Monday, September 23, 2013

Interlude Post 9 from the Dordogne Valley, France

Bonjoir from central France!  Navigator remains dry-docked in Trinidad for hurricane season, and our friend Rich has arrived back at the boatyard and reports that all is well with the boat - hooray!

Since our last update, which was from the Greek ferry "Superfast," we returned to Italy and finished our Italian adventure. The first stop was Ravenna, on the east coast.  This town was one of our favorites: it is famous for it's mosaic floors and ceilings and they definitely live up to their hype.  Something about standing under centuries-old art which was created by sticking thousands of small pieces of rock, tile, or glass together leaves one in awe.

Next up was Florence.  Since we had heard the new Dan Brown book (Inferno) takes place in Florence, we figured we should read it while in the neighborhood.  I thought the book was not bad, but not the best.  However, it was really cool to see all the things he mentions in the book in real live.  For instance, without giving away too much, Dante's death masque figures prominently in the book, and we wandered across it during one of our museum treks.  Kind of cool.

In any case, Florence is famous for being the home of the Renaissance, and we enjoyed looking at all kinds of interesting art, including Michelangelo's colossus, "David." "David" was my favorite piece of art in the city, but there is so much to see it get's tough to find enough time in the day.

In the Florence area, we also drove through the Chianti region, famous for its wine.  It was really neat to see the grapes hanging from their vines, ready to be picked (harvest is right around now).  We stopped into a shop in Chianti and sampled the fresh salami, olive oil, jams, and wines.  I didn't like the wine but the olive oil was great!

After departing Florence, we headed to the coast for a few days. First up was Pisa and its leaning tower (yes it leans), but the highlight was an awesome lunch in town with fresh pasta and veggies...can't beat it. Next in the coastal adventure was Cinque Terre, which are 5 coastal villages connected by a footpath (and train), and don't have many they harken back to ye olde fishing village.  They were quite crowded, but it was nice to walk along the coastal path for the day, stopping in each village along the way for pictures or salami, or fruit.

We said goodbye to Italia after 3 awesome weeks of touring, and headed to back to France for our last leg. Along the way was the principality of Monaco on the French Riviera.  I had been there once previously on EAGLE, so it was cool to check it out again and show Kellee the sights.  The best part was the oceanographic museum and aquarium, which was once lead by Jacques Cousteau, one of our heroes.  The aquarium has a really diverse collection of species, and the museum featured all kinds of old oceanographic equipment and relics.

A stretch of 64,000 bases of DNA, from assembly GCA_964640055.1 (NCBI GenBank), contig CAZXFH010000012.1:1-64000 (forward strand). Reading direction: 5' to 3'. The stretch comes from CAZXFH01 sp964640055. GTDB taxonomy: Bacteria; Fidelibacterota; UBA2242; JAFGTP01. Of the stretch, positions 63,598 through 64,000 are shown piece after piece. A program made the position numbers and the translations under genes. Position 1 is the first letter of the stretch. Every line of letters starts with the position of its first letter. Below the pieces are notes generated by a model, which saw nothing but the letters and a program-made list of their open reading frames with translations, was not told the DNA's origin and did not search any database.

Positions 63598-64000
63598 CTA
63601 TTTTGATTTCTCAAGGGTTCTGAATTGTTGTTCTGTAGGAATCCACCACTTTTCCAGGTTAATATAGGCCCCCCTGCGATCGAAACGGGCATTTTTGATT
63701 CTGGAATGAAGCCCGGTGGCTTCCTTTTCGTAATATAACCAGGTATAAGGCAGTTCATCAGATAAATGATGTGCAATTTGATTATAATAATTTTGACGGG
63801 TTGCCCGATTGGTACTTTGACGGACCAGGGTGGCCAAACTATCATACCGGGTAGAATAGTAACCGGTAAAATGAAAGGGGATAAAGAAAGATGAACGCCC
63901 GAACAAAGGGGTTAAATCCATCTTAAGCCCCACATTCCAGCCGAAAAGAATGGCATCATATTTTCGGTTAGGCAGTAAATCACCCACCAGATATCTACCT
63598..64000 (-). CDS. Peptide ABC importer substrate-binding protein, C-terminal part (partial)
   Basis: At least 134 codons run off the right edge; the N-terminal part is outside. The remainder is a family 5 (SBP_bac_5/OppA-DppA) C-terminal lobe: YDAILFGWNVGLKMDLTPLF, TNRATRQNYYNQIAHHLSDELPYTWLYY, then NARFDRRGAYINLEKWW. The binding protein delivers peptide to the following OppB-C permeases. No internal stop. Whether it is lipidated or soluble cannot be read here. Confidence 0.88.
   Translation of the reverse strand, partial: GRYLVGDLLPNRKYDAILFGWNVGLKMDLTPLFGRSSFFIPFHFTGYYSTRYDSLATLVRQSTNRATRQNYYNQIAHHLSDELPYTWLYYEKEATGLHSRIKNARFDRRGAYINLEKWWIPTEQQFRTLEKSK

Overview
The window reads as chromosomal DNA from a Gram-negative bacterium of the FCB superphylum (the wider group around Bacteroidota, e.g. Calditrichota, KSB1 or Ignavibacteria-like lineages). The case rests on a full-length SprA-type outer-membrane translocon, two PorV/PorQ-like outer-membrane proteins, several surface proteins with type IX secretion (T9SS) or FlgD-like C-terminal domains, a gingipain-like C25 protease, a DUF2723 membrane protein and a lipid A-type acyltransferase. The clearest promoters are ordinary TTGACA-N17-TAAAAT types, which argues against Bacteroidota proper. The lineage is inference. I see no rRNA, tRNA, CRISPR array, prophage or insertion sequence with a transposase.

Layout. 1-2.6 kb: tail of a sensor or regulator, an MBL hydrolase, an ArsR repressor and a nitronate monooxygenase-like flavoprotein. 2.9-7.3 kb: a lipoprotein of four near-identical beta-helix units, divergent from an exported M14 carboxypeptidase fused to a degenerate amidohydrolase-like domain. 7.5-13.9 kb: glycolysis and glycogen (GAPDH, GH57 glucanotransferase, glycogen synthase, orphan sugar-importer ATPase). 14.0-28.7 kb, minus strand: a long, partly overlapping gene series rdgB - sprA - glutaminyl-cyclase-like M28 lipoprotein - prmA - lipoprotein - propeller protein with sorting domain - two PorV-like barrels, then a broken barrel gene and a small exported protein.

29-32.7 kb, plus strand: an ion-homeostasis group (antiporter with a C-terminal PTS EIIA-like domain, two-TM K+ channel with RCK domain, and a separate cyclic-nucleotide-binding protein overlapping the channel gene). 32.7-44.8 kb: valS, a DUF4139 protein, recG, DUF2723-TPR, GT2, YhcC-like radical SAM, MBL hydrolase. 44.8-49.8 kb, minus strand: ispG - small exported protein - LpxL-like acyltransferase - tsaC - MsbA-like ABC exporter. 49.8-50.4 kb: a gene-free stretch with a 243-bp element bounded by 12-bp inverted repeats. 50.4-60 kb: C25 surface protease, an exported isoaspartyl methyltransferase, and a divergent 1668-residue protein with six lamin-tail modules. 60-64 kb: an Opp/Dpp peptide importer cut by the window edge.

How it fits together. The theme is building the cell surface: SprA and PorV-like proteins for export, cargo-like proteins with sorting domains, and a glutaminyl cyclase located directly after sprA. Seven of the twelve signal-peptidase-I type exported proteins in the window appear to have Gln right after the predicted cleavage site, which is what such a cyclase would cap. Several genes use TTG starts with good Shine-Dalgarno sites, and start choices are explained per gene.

We also stopped by the Monte Carlo casino.  The picture shows our results...all we did was type in a 4 digit code and money came out!  Ok, just kidding, that was from the ATM.  We didn't gamble...too rich for our blood.

We did a drive through of Cannes and the south coast of France before heading inland to the Gorge Verdon, a geologic feature in southern France which is likened to a "small grand canyon" in the guidebook, which I think is an oxymoron, but in any case it was quite scenic and featured precipitous drops, so we stayed away from the edges.

We also found ourselves with a couple extra days in our schedule, so we made the 5 hour drive south to Barcelona and Figurers, in Spain, to do some sightseeing.  The Cathedral in Barcelona is still under construction (120 years after beginning), and is expected to be completed in 2040.  It's amazing...modern architecture and lighting make it a pretty neat place to be.  Figurers was home to the Salvatore Dali museum which was one of the strangest places I've ever been, but was still neat to see.

That brings us up to date.  We're currently camping in the Dordogne Valley in central France, and tomorrow we'll go see a few archaeological sites....hopefully including the Font du Gaume and Lascaux caves....20,000 year old cave art from Cro-Magnon peoples who lived here during the last ice age.

Until next time - au revoir!

Friday, September 13, 2013

Interlude Post 8 from the Adriatic Sea

Hello from the Adriatic Sea aboard a "Superfast" car ferry that is taking us back to Italy after a sojourn to Athens and Delphi in Greece.  We are a couple of days ahead of schedule, so we thought a diversion to the origin of western civilization was a good way to spend some of that extra time.  The weather has been beautiful for the last couple of weeks and we've taken advantage of it.